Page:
Lifestyle

How Simple Organization Can Save You Tons of Money

“But getting organized is boring!” you whine. “I want to read about strippers and weed and beer,” you moan. Fair enough.

But here’s the thing: being disorganized costs you money every month. That’s money you could be spending on strippers and weed. Like cleaning your underwear and going to work, it’s not the most exciting thing you do every day, but it lets you do the exciting stuff more and better.

It’s extremely easy to translate organizing your world into fattening your wallet. So easy, in fact, that you probably haven’t even thought to do these things. Or maybe you did, but then forgot due to the strippers and weed.

Plan your meals

You’re a grown-up. You've already noticed how much more you spend and waste when you shop without a list. Plan your meals to double down on this money-saver and take advantage of bulk sales, and cut down on “screw it, let’s order pizza” evenings.

Get started by making a list of 10 meals you know how to make. Don’t worry: boxed mac & cheese counts (barbarian). Use the list to make two weeks’ worth of meal plans. Bonus points for making enough of each meal to have leftovers, so each success becomes one less takeout lunch.

Organize your tools

Pop quiz: in the past year, how many times have you bought something you already owned but couldn’t find when you needed it? If the answer is “more than two,” this is how organizing tools saves your ass money. Any questions?

Figure out a place to put the things. Find a spot at your desk for craft and art and office tools, a spot in the closet for your first-aid equipment, and a spot in your garage for your -- um -- tool-type tools. Organize each more deeply when you have the time. That way, you won’t be rushing out to Home Depot every time you need a hammer or some glue (or free popcorn).

Want to take it a step further? Collaborate with friends to make a tool pool you can all use. No group of buddies needs a chop saw and a table saw each. And if you live in a town with tool libraries, well, use those too. Because free is always better.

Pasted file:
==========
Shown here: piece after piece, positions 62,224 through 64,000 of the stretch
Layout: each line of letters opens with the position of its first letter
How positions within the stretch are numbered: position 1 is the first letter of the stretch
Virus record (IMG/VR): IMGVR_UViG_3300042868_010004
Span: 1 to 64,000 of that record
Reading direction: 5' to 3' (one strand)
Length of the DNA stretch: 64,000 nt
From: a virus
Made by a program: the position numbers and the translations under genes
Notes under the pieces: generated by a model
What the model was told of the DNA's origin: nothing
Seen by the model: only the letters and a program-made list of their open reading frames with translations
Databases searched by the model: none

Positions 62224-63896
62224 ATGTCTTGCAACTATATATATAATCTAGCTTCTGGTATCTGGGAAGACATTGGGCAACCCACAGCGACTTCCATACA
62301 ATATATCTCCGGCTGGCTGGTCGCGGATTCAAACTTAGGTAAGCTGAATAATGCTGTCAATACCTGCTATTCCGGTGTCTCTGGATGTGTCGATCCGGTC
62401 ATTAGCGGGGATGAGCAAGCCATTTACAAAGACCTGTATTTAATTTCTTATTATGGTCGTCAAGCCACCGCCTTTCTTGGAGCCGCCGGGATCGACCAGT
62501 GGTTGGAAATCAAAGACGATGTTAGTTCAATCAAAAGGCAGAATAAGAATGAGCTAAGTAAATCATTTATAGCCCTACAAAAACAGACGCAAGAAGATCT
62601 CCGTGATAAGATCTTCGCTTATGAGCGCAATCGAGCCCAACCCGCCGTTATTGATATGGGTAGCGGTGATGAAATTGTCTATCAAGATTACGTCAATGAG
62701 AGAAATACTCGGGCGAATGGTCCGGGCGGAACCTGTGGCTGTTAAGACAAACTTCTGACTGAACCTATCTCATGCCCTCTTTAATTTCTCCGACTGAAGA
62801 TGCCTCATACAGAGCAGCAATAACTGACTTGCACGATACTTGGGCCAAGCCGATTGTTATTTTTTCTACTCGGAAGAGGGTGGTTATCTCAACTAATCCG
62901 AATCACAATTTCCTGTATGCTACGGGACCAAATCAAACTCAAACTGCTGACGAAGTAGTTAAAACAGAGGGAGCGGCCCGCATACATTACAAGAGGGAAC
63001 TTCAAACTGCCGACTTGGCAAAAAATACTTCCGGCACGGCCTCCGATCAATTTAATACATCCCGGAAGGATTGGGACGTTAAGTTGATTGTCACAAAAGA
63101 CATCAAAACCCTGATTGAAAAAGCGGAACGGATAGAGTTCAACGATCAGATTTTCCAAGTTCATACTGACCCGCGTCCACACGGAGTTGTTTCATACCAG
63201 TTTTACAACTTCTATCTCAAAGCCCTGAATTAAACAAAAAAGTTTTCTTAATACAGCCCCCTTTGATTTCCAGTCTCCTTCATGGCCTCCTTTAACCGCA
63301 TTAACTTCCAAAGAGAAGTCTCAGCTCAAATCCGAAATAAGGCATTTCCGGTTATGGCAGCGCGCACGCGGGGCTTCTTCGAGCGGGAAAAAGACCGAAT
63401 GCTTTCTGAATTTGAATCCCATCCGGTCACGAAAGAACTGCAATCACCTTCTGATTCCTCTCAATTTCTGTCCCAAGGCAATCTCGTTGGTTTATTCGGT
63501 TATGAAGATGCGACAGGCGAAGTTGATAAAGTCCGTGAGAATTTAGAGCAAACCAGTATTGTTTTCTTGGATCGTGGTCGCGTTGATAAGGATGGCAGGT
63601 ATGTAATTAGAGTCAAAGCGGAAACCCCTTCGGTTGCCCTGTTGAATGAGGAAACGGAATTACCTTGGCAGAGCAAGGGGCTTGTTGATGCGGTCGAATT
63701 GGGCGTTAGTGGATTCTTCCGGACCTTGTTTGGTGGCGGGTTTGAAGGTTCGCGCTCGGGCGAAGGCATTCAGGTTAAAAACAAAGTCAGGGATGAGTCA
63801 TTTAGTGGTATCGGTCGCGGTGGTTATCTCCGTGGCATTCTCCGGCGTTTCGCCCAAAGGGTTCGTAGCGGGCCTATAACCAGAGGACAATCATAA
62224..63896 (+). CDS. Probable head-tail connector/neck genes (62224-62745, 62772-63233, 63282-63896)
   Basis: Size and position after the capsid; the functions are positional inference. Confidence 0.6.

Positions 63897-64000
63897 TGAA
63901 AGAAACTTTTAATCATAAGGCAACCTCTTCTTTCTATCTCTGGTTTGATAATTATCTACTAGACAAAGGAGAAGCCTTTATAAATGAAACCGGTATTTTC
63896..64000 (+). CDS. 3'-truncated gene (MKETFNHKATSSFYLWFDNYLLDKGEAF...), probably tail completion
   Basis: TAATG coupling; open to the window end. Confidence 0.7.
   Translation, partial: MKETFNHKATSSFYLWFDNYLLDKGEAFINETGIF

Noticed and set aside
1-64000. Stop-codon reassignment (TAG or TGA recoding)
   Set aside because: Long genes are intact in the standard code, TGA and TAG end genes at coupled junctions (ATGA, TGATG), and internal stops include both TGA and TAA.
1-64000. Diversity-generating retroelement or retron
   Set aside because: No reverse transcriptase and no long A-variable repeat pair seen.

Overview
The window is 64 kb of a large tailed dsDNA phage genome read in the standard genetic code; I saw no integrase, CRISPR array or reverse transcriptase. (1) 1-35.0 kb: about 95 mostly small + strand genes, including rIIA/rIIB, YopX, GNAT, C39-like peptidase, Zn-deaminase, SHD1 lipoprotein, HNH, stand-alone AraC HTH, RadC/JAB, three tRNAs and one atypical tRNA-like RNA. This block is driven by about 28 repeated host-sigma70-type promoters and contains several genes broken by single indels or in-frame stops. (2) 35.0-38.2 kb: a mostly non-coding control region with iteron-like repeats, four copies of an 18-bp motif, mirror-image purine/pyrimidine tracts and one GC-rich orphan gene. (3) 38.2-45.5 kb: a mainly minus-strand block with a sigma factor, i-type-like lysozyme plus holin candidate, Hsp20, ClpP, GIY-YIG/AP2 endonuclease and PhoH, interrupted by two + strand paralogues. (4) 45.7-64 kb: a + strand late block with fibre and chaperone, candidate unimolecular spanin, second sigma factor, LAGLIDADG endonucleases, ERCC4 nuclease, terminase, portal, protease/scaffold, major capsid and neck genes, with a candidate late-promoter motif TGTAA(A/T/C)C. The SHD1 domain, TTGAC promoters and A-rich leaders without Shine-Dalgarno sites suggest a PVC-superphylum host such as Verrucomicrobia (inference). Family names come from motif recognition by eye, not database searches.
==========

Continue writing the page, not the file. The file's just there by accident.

Clean your fridge

That head of lettuce growing a bacterial colony in your crisper drawer would have made a great salad if you’d rescued it in time. Clean your fridge the day before shopping and get your chef on by turning all the doomed-to-die bits and pieces into a delicious mutant snack.

Try establishing Fridge Condition Green. Put on the hazmat suit, pull out the Pine-Sol, and eliminate all the alien lifeforms currently living in there. Take a picture when you’re done. That’s what the sumbitch should look like every week before you make the grocery run.

Turn this up to 11 with a supply of pasta noodles and rice in your pantry. You have no idea how delicious fettuccine-a-la-random-shit-from-the-fridge can be until you’ve tried it, and how many meals worth of lunch-ready leftovers it can produce.

Maintain your car

A $500 service this year means no $3,000 repair the year after next. Inflating your tires can save you a couple hundred bucks in gas in a single summer, so spend $.75 to get the tires up to spec and watch your mileage grow just from that tank. Speaking of tanks, give the girl some premium every few tanks to improve mileage and keep her coat glossy.

Set up autopay on everything you can

Seriously. It’s 2015 fercryingoutloud. Autopay means no late payments. No late payments mean no late fees, and a better credit score. A better credit score means lower interest on your next car loan or credit card.